Rose shows off gold medal form.

Honolulu Star-Advertiser - - SONY OPEN IN HAWAII - By Billy Hull bhull@starad­ver­

Last week’s win­ners-only PGA Tour event at Ka­palua was not an op­tion for the only liv­ing Olympic gold medal­ist in golf.

Justin Rose’s win in Rio de Janeiro, Brazil, last sum­mer made him the first Olympic gold medal­ist in golf since Ge­orge Lyon in 1904 and earned him an ex­emp­tion into each of the four ma­jor tour­na­ments this sea­son.

But it didn’t get him a spot in the 32-player SBS Tour­na­ment of Cham­pi­ons.

“I’ve won six years in a row and I’ve only been (to Maui) once, so it’s prob­a­bly pay­back,” Rose said. “In my mind, I was sur­prised that it didn’t count in a way, just be­cause, why wouldn’t it? I think if a PGA Tour mem­ber won the Olympics, that would have been a good rule.”

A rule that is new to the tour this year re­quires golfers to play in at least one event they haven’t en­tered in the past four years.

It’s one Rose might re­ally come to like if he con­tin­ues his play from Fri­day’s se­cond round of the Sony Open in Hawaii into the week­end.

Roam­ing the grounds of Wa­ialae Coun­try Club for the first time since 2011 be­cause of that very rule, the 2013 U.S. Open cham­pion fired off seven birdies with only one bo­gey to fin­ish with a 6-un­der 64 and move up 18 spots to a tie for third at 10 un­der at the mid­way point.

“It was a beau­ti­ful morn­ing to play golf,” said Rose, who failed to win a PGA Tour event last year for the first time since 2009. “I felt that driv­ing the ball well enough where I have a lot of op­por­tu­ni­ties it feels like and it’s just a mat­ter of stand­ing in there, di­al­ing in your iron play and pretty much go­ing at ev­ery sin­gle flag stick, be­cause that’s kind of the way the golf course feels at the minute.”

Rose was joined at 10 un­der by Zach John­son, who shot a 61, and Hud­son Swaf­ford, who opened with a 62 on Thurs­day.

The low scores con­tin­ued to be out there, which is why Rose was cau­tious about his po­si­tion on the leader­board fol­low­ing his round be­fore leader Justin Thomas had teed off.

“I’m do­ing well right now, tied se­cond, but I fully an­tic­i­pate some of the af­ter­noon guys to go out and con­tinue go­ing low,” Rose said. “Sixty-four is good, but I feel like the way I’m play­ing, hope­fully there’s a round — if you’re go­ing to win a golf tour­na­ment, you’re go­ing to have that round where ev­ery­thing goes your way.”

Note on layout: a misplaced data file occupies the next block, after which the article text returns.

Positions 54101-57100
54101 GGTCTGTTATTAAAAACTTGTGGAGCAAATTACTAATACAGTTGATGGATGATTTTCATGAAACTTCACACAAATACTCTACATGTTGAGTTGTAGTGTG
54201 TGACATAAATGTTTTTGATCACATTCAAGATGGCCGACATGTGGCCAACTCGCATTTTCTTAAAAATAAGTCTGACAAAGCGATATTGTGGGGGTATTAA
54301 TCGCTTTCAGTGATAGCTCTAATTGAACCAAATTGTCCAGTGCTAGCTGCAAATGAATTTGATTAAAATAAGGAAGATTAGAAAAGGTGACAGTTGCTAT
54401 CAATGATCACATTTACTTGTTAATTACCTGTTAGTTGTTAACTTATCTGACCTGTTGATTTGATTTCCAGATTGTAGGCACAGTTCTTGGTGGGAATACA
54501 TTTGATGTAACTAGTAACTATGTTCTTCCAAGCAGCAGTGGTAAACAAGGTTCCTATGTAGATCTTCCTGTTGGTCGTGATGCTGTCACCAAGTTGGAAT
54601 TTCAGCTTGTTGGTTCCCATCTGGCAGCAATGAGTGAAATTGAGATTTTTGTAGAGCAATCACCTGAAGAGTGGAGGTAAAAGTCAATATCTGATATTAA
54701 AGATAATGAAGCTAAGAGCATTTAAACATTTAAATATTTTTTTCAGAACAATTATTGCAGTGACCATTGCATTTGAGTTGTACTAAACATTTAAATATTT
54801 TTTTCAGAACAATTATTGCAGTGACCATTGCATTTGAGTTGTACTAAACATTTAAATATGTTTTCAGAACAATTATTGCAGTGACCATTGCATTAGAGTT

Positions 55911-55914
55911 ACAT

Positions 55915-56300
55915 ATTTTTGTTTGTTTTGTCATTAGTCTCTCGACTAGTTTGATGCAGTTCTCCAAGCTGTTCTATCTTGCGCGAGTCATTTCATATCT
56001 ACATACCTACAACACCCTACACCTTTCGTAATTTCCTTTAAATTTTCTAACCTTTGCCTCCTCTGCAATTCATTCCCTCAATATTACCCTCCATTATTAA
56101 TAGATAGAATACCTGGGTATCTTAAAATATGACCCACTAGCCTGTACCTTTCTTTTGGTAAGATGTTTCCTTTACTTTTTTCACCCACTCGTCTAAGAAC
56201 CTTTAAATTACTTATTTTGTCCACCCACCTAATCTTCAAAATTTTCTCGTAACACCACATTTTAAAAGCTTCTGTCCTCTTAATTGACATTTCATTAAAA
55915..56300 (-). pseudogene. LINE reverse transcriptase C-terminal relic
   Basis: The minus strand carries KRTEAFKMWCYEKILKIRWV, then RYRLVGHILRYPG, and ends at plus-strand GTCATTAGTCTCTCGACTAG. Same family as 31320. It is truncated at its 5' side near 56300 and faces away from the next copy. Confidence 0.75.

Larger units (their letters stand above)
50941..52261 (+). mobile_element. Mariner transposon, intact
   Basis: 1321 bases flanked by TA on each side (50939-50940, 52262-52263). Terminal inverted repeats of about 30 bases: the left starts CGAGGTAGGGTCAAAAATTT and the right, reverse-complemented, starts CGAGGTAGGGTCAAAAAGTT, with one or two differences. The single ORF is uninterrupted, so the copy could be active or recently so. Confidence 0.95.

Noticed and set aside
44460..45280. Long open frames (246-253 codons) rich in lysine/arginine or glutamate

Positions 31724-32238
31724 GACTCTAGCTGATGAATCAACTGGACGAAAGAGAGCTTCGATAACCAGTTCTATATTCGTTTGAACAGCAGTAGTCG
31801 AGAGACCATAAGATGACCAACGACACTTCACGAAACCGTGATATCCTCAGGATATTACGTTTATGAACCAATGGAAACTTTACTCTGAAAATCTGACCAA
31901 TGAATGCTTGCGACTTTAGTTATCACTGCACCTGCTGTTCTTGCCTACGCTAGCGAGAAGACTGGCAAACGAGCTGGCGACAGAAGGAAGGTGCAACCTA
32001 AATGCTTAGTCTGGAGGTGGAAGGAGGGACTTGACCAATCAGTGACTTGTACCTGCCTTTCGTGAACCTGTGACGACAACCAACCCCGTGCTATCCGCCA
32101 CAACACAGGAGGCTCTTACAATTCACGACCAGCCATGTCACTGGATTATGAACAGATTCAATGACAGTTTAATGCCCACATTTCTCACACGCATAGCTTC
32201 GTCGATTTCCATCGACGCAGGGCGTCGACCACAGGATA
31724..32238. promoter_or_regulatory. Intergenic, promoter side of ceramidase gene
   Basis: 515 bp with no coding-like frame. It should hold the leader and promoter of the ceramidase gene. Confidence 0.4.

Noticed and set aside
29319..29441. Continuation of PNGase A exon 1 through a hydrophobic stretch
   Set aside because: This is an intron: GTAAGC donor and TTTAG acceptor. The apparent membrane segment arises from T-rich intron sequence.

That’s what hap­pened to Thomas, who re­mained in front fol­low­ing up his tour­na­ment-record 59 on Thurs­day with a 6-un­der 64.

Rose did his best to keep up, hit­ting bombs of 21 feet and 36 feet for birdie on his se­cond and third holes.

Start­ing on the back­side, Rose’s mi­nor hic­cup came on No. 13 when he missed a 7-footer for par.

A birdie on No. 18 got him go­ing, and he kicked in four more birdies on the front nine to set­tle for a 64 af­ter his ea­gle putt on 18 missed by less than a foot.

Rose had just 27 putts for the round.

“I’m feel­ing re­ally good from the mid-range,” he said. “I feel that I’m run­ning the ball at the hole much bet­ter from 15 feet, so I feel like I’m mak­ing more birdies.”

Ranked as high as No. 3 in the world, Rose dropped to No. 16 af­ter a win­less 2016, al­though the vic­tory in Brazil, which in­cluded the first hole-in-one in Olympics his­tory, kept it from be­ing a bad year.

“Ob­vi­ously to still have a big win at the Olympics and stuff kind of made me at least be able to chalk up ’16 as not a tough year, but it was sort of a tough year in a lot of ways,” Rose said. “I was sort of just patch­ing stuff up, re­ally, and get­ting through the sea­son, and that’s no fun.”


Justin Rose watched his bunker shot on the sev­enth hole. He saved par and fin­ished in a tie for third.

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